>> Sunday, January 20, 2013
This is my third year covering the New England Regionals competition for the S. Pellegrino Almost Famous Chef Competition [check out the past two competitions from 2011 and 2012 here!].
For the past 10 years, San Pellegrino has hosted the Almost Famous Chef competition. Top students from culinary schools around the nation compete against each other - Top Chef style - for a chance to represent their region at Nationals in Napa Valley. The grand prize winner takes home $10,000 as well as a one-year internship with one of the chef judges at nationals.
I've always been impressed by the dedication, skills, and pure determination of these students. They work really really hard preparing for this competition, practicing their dishes countless times together with their chef mentors. I was thrilled to have the honor to see what they would bring. Unlike last year (where I was one of the media judge), this year I sat as a dining guest - sampling the dishes, taking tons of photos, and watching the "show" from the other side of the stage.
For the first time, the competition was held at Le Cordon Bleu Boston (located in in my home city of Cambridge right next to Boston). In the gorgeous space of Technique, Le Cordon Bleu's student-run restaurant, we sampled the contestants' creations while sipping on unlimited amounts of San Pellegrino sparkling water and Aqua Panna still water (along with a nice variety of Italian wines).
The judge lineup was impressive. From left to right: Leah Mennies of Boston Magazine, Nicholas Calias of Brasserie Jo, Steve Aveson of New England Cable News, Raymond Ost of Sandrine's Bistro, Jonathan Soroff of Improper Bostonian, Chris Damian of Legendary Restaurant Group, Naomi Kooker, Food and Wine Journalist and Zagat Editor, and Chris Coombs of Deuxave and Dbar.
Leah Mennies of Boston Magazine and Naomi Kooker, Food and Wine Journalist and Zagat Editor.
For the competition, the culinary students cooked in Le Cordon Bleu's gleaming kitchen. Contestants had exactly two hours to complete ten servings of their "Signature Dish" for the ten judges.
While they prepped and cooked, kitchen judges (instructors from the various culinary schools), watched their techniques and scored them accordingly.
Meanwhile, at the side kitchen, culinary students from Le Cordon Bleu (aka the Cordon Bleu catering team) followed the contestants' recipes to make smaller portions to feed all the guests (like me!). Unlike last year where as a judge I tasted the exact dishes made by the contestants, this year I ate the catering staff's interpretation of the contestants' recipe.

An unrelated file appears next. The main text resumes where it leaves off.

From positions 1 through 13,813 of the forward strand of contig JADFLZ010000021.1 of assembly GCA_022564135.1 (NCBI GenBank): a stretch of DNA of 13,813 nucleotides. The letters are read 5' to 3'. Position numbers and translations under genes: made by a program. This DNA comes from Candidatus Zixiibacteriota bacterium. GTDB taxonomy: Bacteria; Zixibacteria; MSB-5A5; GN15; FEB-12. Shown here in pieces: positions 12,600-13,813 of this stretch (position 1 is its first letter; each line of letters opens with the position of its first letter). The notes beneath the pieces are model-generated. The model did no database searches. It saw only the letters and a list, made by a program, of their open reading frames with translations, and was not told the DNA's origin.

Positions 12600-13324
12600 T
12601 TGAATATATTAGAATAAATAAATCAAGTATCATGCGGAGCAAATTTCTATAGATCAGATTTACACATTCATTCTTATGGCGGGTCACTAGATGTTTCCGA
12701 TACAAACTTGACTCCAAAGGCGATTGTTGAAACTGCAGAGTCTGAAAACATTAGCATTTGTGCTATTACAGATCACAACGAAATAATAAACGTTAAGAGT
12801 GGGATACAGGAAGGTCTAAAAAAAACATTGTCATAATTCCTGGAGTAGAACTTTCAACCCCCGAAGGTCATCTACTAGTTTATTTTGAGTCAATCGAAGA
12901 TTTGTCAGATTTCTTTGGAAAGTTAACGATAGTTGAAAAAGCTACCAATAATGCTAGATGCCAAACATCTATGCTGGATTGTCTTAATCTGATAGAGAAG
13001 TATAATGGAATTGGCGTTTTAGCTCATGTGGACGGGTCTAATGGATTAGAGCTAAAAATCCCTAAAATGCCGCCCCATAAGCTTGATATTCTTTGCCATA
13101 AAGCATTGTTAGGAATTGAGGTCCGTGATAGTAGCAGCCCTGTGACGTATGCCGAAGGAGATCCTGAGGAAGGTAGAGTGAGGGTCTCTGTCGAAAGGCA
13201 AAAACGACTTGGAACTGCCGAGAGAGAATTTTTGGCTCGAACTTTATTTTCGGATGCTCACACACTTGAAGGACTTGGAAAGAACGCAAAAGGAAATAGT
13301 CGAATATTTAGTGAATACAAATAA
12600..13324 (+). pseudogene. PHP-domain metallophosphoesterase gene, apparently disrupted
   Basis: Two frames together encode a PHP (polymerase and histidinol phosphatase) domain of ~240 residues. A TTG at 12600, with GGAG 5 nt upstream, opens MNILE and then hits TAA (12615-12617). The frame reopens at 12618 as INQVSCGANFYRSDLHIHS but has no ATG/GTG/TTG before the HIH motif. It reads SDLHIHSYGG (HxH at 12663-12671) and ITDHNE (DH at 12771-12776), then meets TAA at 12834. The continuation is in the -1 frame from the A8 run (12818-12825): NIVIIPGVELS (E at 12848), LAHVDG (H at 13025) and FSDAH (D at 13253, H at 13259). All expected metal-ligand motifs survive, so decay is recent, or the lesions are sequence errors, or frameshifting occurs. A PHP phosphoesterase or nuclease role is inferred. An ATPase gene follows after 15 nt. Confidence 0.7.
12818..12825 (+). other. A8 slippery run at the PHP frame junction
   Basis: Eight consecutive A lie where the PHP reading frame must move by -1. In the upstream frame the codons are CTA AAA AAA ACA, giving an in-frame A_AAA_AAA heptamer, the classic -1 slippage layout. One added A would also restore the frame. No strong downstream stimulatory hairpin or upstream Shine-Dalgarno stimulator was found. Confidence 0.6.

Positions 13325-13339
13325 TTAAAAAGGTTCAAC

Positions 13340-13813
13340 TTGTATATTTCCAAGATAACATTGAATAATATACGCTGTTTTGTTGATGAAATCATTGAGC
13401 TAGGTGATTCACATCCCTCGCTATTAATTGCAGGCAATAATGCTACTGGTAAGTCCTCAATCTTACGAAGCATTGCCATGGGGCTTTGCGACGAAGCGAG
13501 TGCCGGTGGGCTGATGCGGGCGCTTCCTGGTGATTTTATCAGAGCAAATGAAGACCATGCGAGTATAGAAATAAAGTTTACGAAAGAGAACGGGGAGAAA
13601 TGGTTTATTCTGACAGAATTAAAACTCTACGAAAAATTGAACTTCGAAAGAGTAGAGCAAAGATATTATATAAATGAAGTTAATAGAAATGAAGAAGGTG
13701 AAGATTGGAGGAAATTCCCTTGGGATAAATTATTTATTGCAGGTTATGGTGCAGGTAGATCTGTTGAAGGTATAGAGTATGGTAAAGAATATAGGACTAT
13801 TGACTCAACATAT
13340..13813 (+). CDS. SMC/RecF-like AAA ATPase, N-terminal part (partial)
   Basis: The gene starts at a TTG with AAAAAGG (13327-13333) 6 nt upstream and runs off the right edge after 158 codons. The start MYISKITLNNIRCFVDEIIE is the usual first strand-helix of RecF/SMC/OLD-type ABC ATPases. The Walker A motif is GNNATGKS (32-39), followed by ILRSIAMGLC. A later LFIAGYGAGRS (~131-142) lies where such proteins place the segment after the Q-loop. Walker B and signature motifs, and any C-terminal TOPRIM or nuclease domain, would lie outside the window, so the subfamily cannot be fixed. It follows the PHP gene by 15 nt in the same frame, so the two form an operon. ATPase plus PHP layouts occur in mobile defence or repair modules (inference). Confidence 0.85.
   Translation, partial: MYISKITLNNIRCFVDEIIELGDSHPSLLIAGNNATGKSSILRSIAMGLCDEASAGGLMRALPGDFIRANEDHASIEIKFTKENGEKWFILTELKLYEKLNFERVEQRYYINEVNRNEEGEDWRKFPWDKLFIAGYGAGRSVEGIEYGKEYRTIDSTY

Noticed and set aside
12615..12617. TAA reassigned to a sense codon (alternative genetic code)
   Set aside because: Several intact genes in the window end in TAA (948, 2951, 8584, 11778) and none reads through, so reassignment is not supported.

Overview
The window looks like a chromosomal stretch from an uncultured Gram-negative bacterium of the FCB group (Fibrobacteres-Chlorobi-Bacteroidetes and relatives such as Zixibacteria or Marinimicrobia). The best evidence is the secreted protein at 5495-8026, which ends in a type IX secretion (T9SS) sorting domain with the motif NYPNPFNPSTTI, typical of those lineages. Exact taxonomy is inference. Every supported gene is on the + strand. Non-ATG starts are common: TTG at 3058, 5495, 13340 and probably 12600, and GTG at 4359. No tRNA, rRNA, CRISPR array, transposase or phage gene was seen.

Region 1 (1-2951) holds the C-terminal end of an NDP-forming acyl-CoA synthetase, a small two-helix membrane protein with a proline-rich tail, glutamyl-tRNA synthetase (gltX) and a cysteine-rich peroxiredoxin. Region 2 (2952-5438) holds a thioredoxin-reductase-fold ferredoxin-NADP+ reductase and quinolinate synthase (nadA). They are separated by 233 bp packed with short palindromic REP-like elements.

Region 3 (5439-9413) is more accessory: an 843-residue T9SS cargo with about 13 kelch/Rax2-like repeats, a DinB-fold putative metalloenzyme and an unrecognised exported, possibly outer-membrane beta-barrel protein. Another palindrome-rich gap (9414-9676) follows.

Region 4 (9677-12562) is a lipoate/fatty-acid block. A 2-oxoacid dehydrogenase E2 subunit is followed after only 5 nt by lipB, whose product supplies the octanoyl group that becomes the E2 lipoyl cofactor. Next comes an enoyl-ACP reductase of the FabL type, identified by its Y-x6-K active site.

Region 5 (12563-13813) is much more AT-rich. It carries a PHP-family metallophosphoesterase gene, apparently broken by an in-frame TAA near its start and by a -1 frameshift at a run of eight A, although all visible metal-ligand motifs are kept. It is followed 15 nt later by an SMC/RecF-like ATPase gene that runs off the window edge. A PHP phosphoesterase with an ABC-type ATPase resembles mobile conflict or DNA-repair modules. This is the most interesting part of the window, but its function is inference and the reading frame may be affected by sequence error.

Kris Yang from The Cambridge School of Culinary Arts was the first contestant to present her dish (exactly at 6PM). Kris, who just moved to the US from Korea last year, made Korean Braised Short Ribs and Bibimbap, inspired from her mother's kitchen but tweaked with "upgraded" adaptions. The judges loved her endearing personality and praised the quality of her dish, especially the flavorful and tender shortribs (made in a pressure cooker to save time).
Anthony Glieco from Johnson & Wales University in Providence made Pan Seared Saddle of Lamb. The perfectly cooked lamb came alongside gnocchi made with pâté choux over parsnip puree. Judges praised his gorgeous plating ("reminiscent of Eleven Madison Park) but emphasized that the plate had to be hot. The judges also did not like his use of mustard seeds, which they said were undercooked and bitter.
Jeremy Bergeron from Newbury College made a dish he called "Double the Trouble": Root Beer and Guinness Short Ribs with Popcorn Polenta. The judges were critical of the temperature and seasoning of the food on his plate, arguing that several of the components were cold or undersalted. One judge even came out and bluntly said "overall the concept just didn't really work."
Ethan Altom from New England Culinary Institute made Venison. The poor guy cut his finger about twenty minutes into his two-hour time block. As a result he lost a good chunk of time bandaging up the wound and was forced to be creative about how to adapt his recipe in view of the emergency. For example, he had originally planned on serving the cabbage as a wedge but decided that it would be too hard to assemble with just one hand, so he ended up just chopping all the cabbage instead.